Since my last column focused on preparing for a tournament I figured it would be a good idea to talk to some professional players about the topic. In June I went to Las Vegas to play in the World Series of Poker’s senior event, and as it turns out, most pros are playing constantly so there’s little special preparation for any specific tournament.
So I changed my plans and interviewed lots of players. And what did I discover? Our competitive arena is way behind the curve in terms of preparing for a grueling competition. My guess is as poker gets more organized, so will the players. Many folks just show up, plop down their entry fee and play. At my first table, several folks didn’t know we started with 3,000 chips.
I was stunned people who know the key to winning is to minimize variance don’t take the best opportunity to do so by mentally preparing for a tournament. Think about it: The area you have most control over is you. Why not spend the most time on you, on doing things that will enhance your ability to perform at your peak?
More serious players make mistakes and try to figure out how to correct those mistakes. The small number of players in every competitive endeavor that want to achieve their peak work at it. In poker we have to reduce chance and variance. Obviously we can’t control the cards or the one-outer that beats us on the river. But we have to look at what got us there. How do we handle this setback?
Poker can be seen as a card game played by people or a people game played with cards. I will take the latter. What I come away with is that if someone wants to perform at his peak, he has to work at it, but that many people don’t.
If you’re striving to play perfect poker or striving to achieve peak performance in your poker game or if you’re just playing, you need to be willing to put in the work to get there. These are very different ways of approaching poker.
It’s essential to remember you can’t play perfect poker since you can’t control the cards and you sure can’t control the villains. You can control your play and you can account for the cards and your opponents. If you’re not interested in peak performance or don’t want to put in the work, then you can still have fun. If you want to achieve peak performance you have to put in more work (and also still have fun).
Achieving peak performance in poker involves: purpose, patience; practice; preparation; persistence; perception; patterns; passion; pleasure.
I think my preparation helped me. After talking to many at the WSOP I’m convinced folks could improve their games with mental preparation, but most just want a quick fix like a mantra or a pill to take that will perfect their game and get them to the next level. This is not the way to go. Develop a purpose by defining why you play and the rest will fall into place. Be patient and play your game. You need to practice, you need to prepare and you need persistence. You need to sharpen your perceptions and learn to identify patterns. If you’re going to achieve you need a passion for the game and the game should be pleasurable.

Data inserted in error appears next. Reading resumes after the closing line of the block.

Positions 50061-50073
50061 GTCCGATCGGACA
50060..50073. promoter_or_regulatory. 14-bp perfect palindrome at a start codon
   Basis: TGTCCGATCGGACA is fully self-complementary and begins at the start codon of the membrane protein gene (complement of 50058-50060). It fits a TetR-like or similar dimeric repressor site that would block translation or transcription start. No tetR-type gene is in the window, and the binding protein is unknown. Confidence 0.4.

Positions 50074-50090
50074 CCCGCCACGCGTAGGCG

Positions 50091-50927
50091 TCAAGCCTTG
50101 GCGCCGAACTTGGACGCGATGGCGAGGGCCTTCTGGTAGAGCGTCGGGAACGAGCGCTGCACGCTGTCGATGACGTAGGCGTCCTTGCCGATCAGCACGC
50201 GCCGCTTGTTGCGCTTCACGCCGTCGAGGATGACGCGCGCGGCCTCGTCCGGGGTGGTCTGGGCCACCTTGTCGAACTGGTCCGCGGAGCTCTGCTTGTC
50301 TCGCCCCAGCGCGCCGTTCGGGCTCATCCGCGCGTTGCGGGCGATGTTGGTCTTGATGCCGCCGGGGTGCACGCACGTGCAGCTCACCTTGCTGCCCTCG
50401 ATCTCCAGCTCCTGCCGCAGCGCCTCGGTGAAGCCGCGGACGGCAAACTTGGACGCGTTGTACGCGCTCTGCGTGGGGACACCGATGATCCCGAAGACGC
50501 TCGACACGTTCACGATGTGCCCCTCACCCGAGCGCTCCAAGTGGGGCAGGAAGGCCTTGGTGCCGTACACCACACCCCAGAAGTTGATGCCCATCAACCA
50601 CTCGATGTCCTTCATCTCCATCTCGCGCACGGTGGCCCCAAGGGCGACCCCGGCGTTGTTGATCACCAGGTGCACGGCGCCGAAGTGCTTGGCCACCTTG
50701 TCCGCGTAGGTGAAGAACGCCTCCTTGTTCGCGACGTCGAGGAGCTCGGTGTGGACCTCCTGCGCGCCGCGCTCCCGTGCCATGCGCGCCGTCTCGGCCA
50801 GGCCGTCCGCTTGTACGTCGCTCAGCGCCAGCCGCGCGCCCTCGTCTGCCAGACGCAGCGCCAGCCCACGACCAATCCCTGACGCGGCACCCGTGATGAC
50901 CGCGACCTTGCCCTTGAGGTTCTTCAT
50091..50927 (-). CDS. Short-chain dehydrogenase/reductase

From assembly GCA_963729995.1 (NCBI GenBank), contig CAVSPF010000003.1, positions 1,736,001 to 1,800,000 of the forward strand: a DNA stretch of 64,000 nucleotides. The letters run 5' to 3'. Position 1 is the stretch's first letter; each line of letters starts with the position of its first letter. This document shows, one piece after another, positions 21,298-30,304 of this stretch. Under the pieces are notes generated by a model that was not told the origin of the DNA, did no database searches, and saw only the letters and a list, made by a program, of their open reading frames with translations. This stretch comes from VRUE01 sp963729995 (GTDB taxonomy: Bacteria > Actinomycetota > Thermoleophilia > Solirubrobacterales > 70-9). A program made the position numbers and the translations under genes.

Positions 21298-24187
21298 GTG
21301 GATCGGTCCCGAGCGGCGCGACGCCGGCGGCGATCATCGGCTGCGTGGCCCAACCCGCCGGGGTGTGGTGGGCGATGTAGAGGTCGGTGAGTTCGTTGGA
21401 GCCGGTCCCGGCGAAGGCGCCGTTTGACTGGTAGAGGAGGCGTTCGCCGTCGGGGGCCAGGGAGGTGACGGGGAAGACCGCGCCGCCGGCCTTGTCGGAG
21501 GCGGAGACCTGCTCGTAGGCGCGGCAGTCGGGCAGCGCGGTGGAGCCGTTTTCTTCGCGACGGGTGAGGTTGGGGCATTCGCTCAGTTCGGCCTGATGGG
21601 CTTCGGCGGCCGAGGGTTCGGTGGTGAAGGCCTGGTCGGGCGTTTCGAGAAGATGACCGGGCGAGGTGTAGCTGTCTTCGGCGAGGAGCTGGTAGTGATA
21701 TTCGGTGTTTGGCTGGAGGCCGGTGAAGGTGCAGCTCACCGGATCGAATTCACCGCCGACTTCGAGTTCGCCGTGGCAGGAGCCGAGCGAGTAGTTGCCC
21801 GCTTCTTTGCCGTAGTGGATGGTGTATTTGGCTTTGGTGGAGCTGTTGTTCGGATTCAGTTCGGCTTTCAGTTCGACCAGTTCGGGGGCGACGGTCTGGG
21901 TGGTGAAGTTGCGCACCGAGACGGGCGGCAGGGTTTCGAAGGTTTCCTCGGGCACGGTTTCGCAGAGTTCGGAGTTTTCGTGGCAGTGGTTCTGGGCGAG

Here’s my story: The event started with 3,200 runners and 3,000 chips. With about 18,000 left on Day 2, I looked down at 9-9 on the button. It was folded to me. I made it 5K to go and the small and big blinds called; I was surprised. I just wanted to take down the blinds and antes. The flop came uncoordinated and low. My 9-9 would be top pair. Small blind and big blind checked, I pushed all-in; I really wanted to take in a pot that would double me up. Small blind folded, big blind called and had me covered by only a minimum amount, with 8-8. He spiked a set on the river. I busted out, just short of cashing.
So, I gave myself a break. I blew off some time and the next day played in a deepstack tournament and did well. I did take some time to analyze my play. I made a decision; it turned out I got my money in right and then lost. It’s possible I could’ve played passively and made the money. To do this I would’ve had to count on a lot of other people making mistakes. I decided to control my destiny, as best as I could.
Though my goal was to cash, I decided to play “right.” I spent a good deal of time trying to figure out if I had not made that play would I have sneaked into the money by hoping enough players busted out before me? Ultimately I decided my goal was not to play perfectly but to play to my peak. I attempted to account for all the variables and had to accept that a two-outer on the river is one of those I can’t account for, but have to accept.
I had kept a journal as I got ready for the senior event and was satisfied with my preparation. I avoided tilt by realizing I got my chips in good; I couldn’t control the river; in this situation I win most of the time. I assessed my preparation and goal-setting. I made two new goals and treated this as a learning experience. Playing poker is a lifetime experience and I can’t get too tied to one hand or one tournament. I decided if I want to achieve in this kind of event I need to play more deep-stacked tournaments. I need to accept there are no guarantees in poker; there are no “I deserved to win,” or “this is not fair.”
I think I did a pretty good job of preparing for the tournament and keeping my head in the game and hope you do as well.
— Dr. Stephen Bloomfield is a licensed psychologist and avid poker player. His column will give insight on how to achieve peak performance using poker psychology. Email questions for him at firstname.lastname@example.org.